- Lenny: The very Jewish Lenny Bruce uses this exact phrase to describe non-Jewish Honey, his hot stripper girlfriend, in a scene where she surprises him by striking a provocative nude pose as he enters his apartment.
- Shiva Baby: The Jewish Max brings his seemingly perfect "shiksa princess" wife, Kim, to the shiva, where she is the object of envy of his (also Jewish) sugar baby Danielle.
- In The Social Network, a Jewish character states that Jews like Asian girls because they're smart and not Jewish. The Jewish fraternity party seems to be entirely populated by Jewish guys and Asian girls.
- Solomon & Gaenor: In 1911 Wales, a young Jewish man named Solomon Levinsky falls in love with a blonde-haired Christian girl, Gaenor. Because he knows neither family will accept them (hers are conventional anti-Semites, his is Orthodox and marrying outside the faith is strictly forbidden), he introduces himself as "Sam Livingstone" and pretends to be a gentile. Tragedy ensues.
- The 1950s Hollywood film Young Lions has a young Jewish man called Noah falling for a WASP called Hope. She is indeed a beautiful blonde with blue eyes.
- Tracy Bacon from Michael Chabon's The Amazing Adventures of Kavalier and Clay is presented as a gay male version of this trope.
- Danielle Steel romance and drama novel Fine Thing features Jewish protagonist finding the love of his life in Gentile, blonde Liz. His mother, the textbook stereotype of the meddling and dominant Jewish mother, first tries to sabotage this but then comes to dearly love Liz.
- Alex Portnoy in Portnoy's Complaint talks at length about his attraction to non-Jewish women and his three Christian girlfriends, whom he nicknamed the Monkey, the Pumpkin, and the Pilgrim.
- Judith Krantz likes to put them in almost every book. Possibly the most memorable fetishing character is Blue Blood Jessica in Scruples, who only boffs Jewish guys because they run in different social circles, so her reputation among the other Blue Blood types is safe. She also rates men on a scale of 1-10 and boinks Jewish nines. When asked what will happen if she ever meets a Jewish ten, she answers, "Run like a thief, I hope." Nope, when it happens she marries him.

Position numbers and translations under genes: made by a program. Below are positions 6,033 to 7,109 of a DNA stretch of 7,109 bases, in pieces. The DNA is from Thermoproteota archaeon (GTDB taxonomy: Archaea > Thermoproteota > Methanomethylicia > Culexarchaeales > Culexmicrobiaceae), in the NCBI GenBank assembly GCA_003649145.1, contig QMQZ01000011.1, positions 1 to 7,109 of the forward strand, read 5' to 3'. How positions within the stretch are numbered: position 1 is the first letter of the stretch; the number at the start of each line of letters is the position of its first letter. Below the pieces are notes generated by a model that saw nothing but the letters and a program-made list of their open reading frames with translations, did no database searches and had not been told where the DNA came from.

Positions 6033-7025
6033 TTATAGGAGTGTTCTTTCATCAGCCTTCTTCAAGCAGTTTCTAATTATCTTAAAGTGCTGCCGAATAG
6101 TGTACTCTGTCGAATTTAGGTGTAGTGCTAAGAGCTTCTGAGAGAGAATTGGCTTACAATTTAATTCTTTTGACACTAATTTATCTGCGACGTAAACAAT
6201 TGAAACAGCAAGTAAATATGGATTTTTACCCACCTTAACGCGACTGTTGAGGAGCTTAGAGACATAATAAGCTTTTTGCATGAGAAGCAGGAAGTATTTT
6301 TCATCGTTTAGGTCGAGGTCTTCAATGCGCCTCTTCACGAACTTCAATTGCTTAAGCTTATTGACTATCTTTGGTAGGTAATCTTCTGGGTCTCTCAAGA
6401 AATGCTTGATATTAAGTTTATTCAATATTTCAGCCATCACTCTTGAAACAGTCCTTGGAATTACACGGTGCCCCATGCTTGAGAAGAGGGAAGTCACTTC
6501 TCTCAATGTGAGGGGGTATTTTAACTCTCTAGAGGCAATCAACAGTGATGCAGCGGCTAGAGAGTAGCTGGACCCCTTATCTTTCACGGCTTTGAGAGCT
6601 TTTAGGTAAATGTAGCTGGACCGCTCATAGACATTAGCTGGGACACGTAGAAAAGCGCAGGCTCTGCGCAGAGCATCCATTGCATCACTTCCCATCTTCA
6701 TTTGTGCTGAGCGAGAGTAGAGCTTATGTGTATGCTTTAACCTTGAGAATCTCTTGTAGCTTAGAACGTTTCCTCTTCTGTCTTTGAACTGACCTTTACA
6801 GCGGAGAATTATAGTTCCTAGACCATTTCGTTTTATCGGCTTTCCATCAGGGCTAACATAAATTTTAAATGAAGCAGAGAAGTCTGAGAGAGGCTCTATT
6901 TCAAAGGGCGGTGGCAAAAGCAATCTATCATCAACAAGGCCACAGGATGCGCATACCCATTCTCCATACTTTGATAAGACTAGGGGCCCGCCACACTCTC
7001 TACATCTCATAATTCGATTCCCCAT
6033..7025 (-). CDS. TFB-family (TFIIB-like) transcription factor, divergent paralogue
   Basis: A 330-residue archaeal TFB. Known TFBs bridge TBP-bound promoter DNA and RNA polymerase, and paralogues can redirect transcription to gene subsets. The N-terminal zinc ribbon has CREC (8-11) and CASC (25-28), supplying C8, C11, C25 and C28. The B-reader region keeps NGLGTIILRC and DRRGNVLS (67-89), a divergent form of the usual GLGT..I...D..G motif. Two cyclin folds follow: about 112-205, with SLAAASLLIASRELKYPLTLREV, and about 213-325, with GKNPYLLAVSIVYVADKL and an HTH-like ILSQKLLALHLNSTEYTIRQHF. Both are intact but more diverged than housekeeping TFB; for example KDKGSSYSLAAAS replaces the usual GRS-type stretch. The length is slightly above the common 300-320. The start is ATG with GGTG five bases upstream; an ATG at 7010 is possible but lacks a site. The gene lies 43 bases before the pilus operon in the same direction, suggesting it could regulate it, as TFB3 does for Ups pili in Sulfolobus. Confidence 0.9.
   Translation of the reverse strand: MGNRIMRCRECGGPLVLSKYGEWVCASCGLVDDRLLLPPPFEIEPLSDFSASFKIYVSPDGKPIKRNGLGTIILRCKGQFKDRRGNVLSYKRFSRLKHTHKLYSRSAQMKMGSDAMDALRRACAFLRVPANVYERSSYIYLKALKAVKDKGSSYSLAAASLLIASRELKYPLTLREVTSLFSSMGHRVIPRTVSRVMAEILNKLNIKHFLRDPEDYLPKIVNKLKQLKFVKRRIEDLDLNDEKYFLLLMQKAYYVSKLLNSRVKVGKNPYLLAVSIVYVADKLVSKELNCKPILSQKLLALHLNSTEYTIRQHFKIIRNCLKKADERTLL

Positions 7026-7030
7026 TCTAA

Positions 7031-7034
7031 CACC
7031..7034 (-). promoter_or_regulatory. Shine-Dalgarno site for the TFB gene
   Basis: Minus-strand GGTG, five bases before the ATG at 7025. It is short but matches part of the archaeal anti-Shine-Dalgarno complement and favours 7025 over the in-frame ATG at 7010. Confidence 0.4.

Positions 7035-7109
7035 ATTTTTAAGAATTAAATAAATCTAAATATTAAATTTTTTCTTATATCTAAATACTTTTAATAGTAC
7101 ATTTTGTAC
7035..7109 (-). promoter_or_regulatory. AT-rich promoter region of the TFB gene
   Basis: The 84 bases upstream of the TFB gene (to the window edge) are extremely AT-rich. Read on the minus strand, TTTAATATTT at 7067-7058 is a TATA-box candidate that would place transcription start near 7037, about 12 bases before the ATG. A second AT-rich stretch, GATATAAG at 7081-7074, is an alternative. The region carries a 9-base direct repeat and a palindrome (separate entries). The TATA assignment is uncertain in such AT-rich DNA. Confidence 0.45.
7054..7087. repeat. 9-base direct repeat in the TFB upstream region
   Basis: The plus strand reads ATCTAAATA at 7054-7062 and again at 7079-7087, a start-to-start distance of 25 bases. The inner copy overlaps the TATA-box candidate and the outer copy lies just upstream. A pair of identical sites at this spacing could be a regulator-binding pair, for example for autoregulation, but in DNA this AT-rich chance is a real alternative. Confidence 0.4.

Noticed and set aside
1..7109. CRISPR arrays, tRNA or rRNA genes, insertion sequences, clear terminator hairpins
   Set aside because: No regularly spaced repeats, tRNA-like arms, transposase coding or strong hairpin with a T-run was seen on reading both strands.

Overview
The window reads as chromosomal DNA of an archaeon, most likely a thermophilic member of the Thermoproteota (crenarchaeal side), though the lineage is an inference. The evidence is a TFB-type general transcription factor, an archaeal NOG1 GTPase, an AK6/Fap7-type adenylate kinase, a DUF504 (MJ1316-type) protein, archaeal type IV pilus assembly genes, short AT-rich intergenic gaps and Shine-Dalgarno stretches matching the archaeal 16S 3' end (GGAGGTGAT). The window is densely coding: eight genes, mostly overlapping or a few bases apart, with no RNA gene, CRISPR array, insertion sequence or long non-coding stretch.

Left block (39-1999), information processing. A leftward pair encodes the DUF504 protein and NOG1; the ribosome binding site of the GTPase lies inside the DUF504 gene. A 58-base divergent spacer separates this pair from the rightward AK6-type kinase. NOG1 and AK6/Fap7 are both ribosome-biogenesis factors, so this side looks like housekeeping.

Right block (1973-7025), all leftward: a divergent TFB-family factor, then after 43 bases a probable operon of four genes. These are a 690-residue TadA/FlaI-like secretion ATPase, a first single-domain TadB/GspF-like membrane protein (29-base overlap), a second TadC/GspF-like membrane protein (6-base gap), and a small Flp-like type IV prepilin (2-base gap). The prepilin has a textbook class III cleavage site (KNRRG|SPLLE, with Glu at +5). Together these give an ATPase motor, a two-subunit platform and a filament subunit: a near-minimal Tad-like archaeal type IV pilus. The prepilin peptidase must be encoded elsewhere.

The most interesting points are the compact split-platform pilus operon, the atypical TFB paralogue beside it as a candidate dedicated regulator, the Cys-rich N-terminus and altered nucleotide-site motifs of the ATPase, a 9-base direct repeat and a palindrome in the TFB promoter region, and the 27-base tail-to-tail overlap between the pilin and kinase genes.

- Ulysses has a twofer. Before the events of the story, Leopold Bloom's deceased father Rudolf Virag (a Jewish immigrant from Hungary) married a Protestant Irish woman shortly after emigrating to Dublin. Leopold himself—who's non-observant, but often ostracized for his Jewish ancestry—married Molly Bloom, who grew up in Gibraltar and apparently has some Spanish ancestry.
- On 3rd Rock from the Sun, Harry teases Dick and Tommy for dating "blonde shiksa goddesses" Mary and August. Possibly a subversion, as they're not really Jewish, or even human. Their landlady dubbed them with a Jewish identity because they had the last name "Solomon", and she didn't know they took it off the side of a truck (of the actors playing the Solomons, only Joseph Gordon-Levitt is Jewish in Real Life).
- Referenced by name in Being Human (US): Josh's sister Emily thinks he's jealous because she hooked up with a Shiksa Goddess before he did.
- The Big Bang Theory:
- Howard Wolowitz calls Penny a Shiksa Goddess.
Howard: (to Raj) You're missing the point! A Shiksa goddess is not an actual goddess. We prey on them, not to them.
- Howard ends up with Bernadette (played by Melissa Rauch, who ironically is Jewish herself). They initially connect over freaking out their families. Bernadette, being Catholic, is thrilled at the prospect of freaking out her parents. Their relationship has since moved beyond that joke.
- Howard Wolowitz calls Penny a Shiksa Goddess.
- The mistress of a Hasidic rebbe in an episode of Blue Bloods is referred to as such.
- In an episode of Cold Case it's learned that the victim of the week had been disowned by his father because of his (the victim's) intent to abandon plans to attend dental school, and marry a non-Jewish woman, whom he (the father) outright describes as a "Shiksa".
- Curb Your Enthusiasm: the uber-Jew Larry is married to Cheryl, a level-headed, middle-American WASP. Their clash of cultures and personalities drive many plots.
- Downton Abbey
- Lady Rose becomes a near perfect example (blonde, blue-blooded and British)note when she hooks up with the Jewish Atticus Aldridge in Series 5. Atticus's father is against the union—he even calls Lady Rose a shiksa—but his mother just wants her son to be happy and even threatens him with divorce if he does anything to jeopardize the wedding.